Online Course Guide of WHU –
Find all modules and courses of our degree programs.
Please use the filters below to select the term (spring or fall) as well as the respective program (BSc, MSc, MBA, Exchange, Doctoral) of your choice for an overview of all modules offered at WHU. The courses are listed under the modules. Please click on a module to see which courses are part of it. If you would like to find out more about a certain course, click on the name of the course to see detail information. The location of the lecture will be revealed after your course registration on myWHUstudies.
Spring term counts from January - August, fall term counts from September - December.
Important for Exchange Students: As the Full-Time and Part-Time MBA Programs utilize a modular course structure, the dates on which students begin and end the exchange are flexible. Please find here a chronological overview of the preliminary course offering for Fall and Spring.
Sustainable mega sport events: Oxymoron or reality?
More recently, public support for hosting the Olympic Games seems to have diminished in Europe and the United States, despite extensive campaigns with their promise of economic benefits. Boston (USA) and Hamburg (Germany), for example, withdrew their plans to host the 2024 Summer Olympics amid a lack of public support. For the same reason, the European cities of Graubünden, Krakow, Munich, Oslo and Stockholm decided not to apply for the 2022 Winter Olympics. Interestingly, an argument frequently raised by opponents is that such a hosting is unlikely to be ecologically sustainable or, even worse, harmful to the environment.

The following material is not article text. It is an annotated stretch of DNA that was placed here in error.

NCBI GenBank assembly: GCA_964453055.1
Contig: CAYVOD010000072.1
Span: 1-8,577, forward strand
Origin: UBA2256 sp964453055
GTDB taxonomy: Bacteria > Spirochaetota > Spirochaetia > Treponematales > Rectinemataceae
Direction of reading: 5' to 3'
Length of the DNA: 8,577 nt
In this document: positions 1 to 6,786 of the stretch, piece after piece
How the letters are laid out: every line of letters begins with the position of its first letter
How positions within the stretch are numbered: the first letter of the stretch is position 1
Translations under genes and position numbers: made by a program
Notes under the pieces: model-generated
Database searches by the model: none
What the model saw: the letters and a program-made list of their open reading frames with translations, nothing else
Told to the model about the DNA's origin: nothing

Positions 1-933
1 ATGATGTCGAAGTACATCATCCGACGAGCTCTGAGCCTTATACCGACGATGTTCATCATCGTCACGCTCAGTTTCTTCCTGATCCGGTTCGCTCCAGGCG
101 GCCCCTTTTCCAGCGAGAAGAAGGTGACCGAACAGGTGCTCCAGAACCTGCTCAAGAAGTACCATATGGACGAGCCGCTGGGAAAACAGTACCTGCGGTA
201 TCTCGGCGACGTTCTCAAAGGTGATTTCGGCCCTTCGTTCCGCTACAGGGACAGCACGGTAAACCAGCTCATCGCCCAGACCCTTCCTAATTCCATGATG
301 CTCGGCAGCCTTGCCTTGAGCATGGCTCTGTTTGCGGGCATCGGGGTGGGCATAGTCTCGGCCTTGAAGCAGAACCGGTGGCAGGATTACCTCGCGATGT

(Please note that exchange students obtain a higher number of credits in the BSc-program at WHU than listed here. For further information please contact directly the International Relations Office.)
Potentially triggered by the recent rejections of Olympic host ambitions, researchers, primarily those operating in the field of sports economics, have begun to explore the determinants of individual citizen support for Olympic bids (e.g., Atkinson, Mourato, Szymanski, & Ozdemiroglu, 2008; Coates & Wicker, 2015; Preuss & Werkmann, 2011; Walton, Longo, & Dawson, 2008; Wicker & Coates, 2018; Wicker, Whitehead, Mason, & Johnson, 2016). Interestingly, an argument frequently raised by opponents is that such a hosting is unlikely to be sustainable or, even worse, harmful, primarily to the environment.
Therefore, in this course, we will assess the economic, environmental, and social footprint of mega sports events such as the Olympic Games and the FIFA World Cup. Based on this initial assessment, students will work in teams to develop a first concept for sustainable mega sports events.
- Students will learn how to effectively define and measure/assess sustainability.
Learn about the economics of mega sport events:
- Students will gain a first understanding of key issues in the economics of mega sport events such as the FIFA World Cup and the Olympic Games.
To ensure progress, there are, among other things, mandatory feedback sessions. Students then present their results to their classmates in class.
To allow for questions from both the instructor and the classmates, the presentation is followed by a short Q&A session.
Having listened to multiple student presentations on a range of different mega sport events in-class during the last session, students, then, reflect on both emerging/repeating patterns in the sustainability of previous mega sport event and their learning experience in form of a short reflection paper answering the question of whether sustainable mega sport events are either an oxymoron or (already) reality.